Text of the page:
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Caldwell, Stan wrote:

Rather than guessing what is going on and sharing your opinions based on those guesses, why not spend a few minutes up front researching exactly what is going on? Then, if you still care to share your opinions, at least they will be based on fact. Everything you might ever want to know, including who has applied for certification so far, can be found in the links at the Structural Engineering Certification Board website:
Please spend a few minutes at this website ... knowledge is a wonderful thing.

Stan, I had already visited the site prior to "stirring up the hornet's nest" in here. With all due respect, it really doesn't tell you much that you wouldn't expect self-promotion to tell you. That's not meant as a slap, it's just that you're not going to go to that site and read the "pros and cons." It's just not reasonable.

But here's some of what the site DOES say:

"The following items have been identified as direct benefits of national certification for structural engineers:

- Better protects public health, safety and welfare
- Implements appropriate qualifications and standards of practice through self-regulation, in lieu of minimum standards of practice that may exist under current licensing process
- Encourages meaningful and beneficial professional development programs
•- Establishes educational criteria
- Provides a uniform mechanism, for possible future acceptance by governing entities, for granting the right to practice within various jurisdictions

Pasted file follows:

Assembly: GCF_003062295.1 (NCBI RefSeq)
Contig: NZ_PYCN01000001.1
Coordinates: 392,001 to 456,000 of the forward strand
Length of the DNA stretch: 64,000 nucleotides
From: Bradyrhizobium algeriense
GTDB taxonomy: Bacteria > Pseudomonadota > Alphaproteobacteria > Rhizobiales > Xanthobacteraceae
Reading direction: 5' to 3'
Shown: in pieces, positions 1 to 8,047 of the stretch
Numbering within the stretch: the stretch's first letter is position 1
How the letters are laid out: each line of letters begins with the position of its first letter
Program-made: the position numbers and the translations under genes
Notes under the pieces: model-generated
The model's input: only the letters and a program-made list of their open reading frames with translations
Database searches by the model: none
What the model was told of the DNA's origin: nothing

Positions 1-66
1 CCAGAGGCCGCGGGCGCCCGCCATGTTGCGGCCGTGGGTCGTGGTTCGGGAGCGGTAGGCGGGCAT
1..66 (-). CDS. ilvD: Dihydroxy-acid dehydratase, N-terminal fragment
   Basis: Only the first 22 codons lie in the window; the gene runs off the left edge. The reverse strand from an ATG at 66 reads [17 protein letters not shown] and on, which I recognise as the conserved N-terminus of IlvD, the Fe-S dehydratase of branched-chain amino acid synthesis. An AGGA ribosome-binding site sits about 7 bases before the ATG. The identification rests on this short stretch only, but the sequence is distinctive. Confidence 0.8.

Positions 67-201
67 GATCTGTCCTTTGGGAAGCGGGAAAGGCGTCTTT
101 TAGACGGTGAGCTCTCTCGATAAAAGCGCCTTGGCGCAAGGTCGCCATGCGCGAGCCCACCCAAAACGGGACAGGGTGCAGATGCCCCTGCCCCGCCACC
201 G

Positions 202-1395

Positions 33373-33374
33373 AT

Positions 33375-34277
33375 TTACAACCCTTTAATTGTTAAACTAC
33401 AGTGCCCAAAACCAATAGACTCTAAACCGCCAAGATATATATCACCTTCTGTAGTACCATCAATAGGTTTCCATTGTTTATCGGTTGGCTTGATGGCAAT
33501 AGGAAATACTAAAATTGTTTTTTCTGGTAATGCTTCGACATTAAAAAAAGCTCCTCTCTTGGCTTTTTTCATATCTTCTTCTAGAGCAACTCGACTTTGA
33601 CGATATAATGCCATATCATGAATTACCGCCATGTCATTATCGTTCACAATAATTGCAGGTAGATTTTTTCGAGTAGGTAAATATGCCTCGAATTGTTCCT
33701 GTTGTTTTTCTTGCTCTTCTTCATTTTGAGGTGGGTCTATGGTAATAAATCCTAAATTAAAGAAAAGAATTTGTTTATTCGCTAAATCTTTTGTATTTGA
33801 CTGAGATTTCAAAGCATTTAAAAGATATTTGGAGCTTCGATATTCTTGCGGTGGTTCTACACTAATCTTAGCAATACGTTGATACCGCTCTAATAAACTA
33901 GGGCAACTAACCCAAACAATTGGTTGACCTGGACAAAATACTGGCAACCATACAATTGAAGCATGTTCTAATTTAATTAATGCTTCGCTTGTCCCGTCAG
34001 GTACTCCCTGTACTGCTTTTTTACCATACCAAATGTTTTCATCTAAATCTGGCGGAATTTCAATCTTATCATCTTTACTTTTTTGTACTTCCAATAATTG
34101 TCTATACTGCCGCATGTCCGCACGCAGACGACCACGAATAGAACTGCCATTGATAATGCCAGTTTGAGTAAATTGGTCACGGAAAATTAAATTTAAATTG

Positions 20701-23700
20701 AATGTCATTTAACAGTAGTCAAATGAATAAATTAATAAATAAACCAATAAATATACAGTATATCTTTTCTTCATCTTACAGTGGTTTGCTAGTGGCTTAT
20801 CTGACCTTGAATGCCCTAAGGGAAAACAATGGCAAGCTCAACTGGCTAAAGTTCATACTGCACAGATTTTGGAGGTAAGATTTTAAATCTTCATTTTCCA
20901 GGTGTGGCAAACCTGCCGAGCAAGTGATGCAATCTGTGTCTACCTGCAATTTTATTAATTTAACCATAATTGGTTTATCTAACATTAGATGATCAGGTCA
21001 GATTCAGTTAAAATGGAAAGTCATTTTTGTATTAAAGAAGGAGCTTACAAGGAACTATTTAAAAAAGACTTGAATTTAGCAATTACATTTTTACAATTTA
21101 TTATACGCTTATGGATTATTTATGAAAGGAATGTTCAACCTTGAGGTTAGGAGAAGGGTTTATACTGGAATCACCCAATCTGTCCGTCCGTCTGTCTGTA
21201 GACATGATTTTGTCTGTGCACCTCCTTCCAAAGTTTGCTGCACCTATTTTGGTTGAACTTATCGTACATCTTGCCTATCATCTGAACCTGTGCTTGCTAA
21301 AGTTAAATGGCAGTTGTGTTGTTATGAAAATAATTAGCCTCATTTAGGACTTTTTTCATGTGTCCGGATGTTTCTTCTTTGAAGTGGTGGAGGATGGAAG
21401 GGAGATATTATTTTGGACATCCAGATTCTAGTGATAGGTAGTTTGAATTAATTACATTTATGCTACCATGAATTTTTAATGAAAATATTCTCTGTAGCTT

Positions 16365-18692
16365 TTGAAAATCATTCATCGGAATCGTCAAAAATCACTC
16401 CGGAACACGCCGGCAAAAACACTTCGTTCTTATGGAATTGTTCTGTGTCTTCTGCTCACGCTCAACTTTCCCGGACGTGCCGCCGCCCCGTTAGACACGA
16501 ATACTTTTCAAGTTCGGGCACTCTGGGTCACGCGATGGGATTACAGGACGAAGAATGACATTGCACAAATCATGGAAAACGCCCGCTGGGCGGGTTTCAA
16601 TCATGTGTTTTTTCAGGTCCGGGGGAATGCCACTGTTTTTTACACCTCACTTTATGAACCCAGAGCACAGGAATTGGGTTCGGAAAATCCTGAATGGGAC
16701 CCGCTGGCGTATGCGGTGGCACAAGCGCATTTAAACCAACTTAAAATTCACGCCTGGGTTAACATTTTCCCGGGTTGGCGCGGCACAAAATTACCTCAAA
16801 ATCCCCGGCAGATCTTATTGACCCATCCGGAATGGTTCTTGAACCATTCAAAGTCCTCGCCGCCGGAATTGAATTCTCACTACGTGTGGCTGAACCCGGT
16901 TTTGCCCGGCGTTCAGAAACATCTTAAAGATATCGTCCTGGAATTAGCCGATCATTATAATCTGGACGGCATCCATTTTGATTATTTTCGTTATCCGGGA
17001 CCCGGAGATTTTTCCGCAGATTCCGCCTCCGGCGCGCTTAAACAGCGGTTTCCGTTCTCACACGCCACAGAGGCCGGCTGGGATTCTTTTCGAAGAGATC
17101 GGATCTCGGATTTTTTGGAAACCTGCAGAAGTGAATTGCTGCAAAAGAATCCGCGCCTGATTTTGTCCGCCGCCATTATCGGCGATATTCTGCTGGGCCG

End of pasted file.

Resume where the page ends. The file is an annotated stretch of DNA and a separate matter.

•- Establishes and increases the value of the title, “Structural Engineer”
•- Enhances public recognition of the SE profession and gives those needing the profession’s services a means and method for selecting a structural engineer that has met a nationally accepted standard of competency
•- Increases self-esteem"

What I think we have here is a list of "bullet points" that was populated by committee. I have been on committees of this kind before including the one that you chair on public relations for NCSEA. I know how that works.

"Self-esteem?" Personally, when I read that diluted slogan, my eyes cross. I'm being honest, not trying to be snide.

I guess my question really boils down to this: "What is the EXTRINSIC value of this program that makes it worth actually more in sheer dollars (up-front and yearly) than many individual states charge for P.E. licensure?"

I read the accompanying letter on very impressive SECB stationery, and still didn't get a single thing out of it that goes toward answering the question.

The letter states:

"The goals of the Certification Program are to:

- Establish uniform standards of examination, licensure and practice throughout the United States to enable, encourage, and facilitate competent structural engineering practice nationwide. - Identify structural engineering as a distinct discipline of engineering practice."

This looks to be a condensation of the bullet-points given on the website. Fair enough. But what is this saying?

Is SECB going to be administering a test? Or do they want to assume responsibility for "vetting" or qualifying candidates' eligibility to take the SE 1&2? Perhaps work through NCEES to accomplish this? Or gain recognition by state boards?

Are they perhaps trying to establish structural engineering credentials for those states that do not offer the S.E.license distinct from the P.E., or do not license by discipline? (If that were the case, wouldn't it make more sense to work through NCEES?)

Having been in the jaws of the dragon since the beginning of the year--work has been terribly slow--I am at a crossroads where I know I must expand my market reach. You yourself said not long ago--and I took those words to heart because they clarified something that had been forming in my own mind--that many of us ought to find a "niche" that we can fill that sets us apart from our fellows, as a way of marketing our TALENTS as well as our services.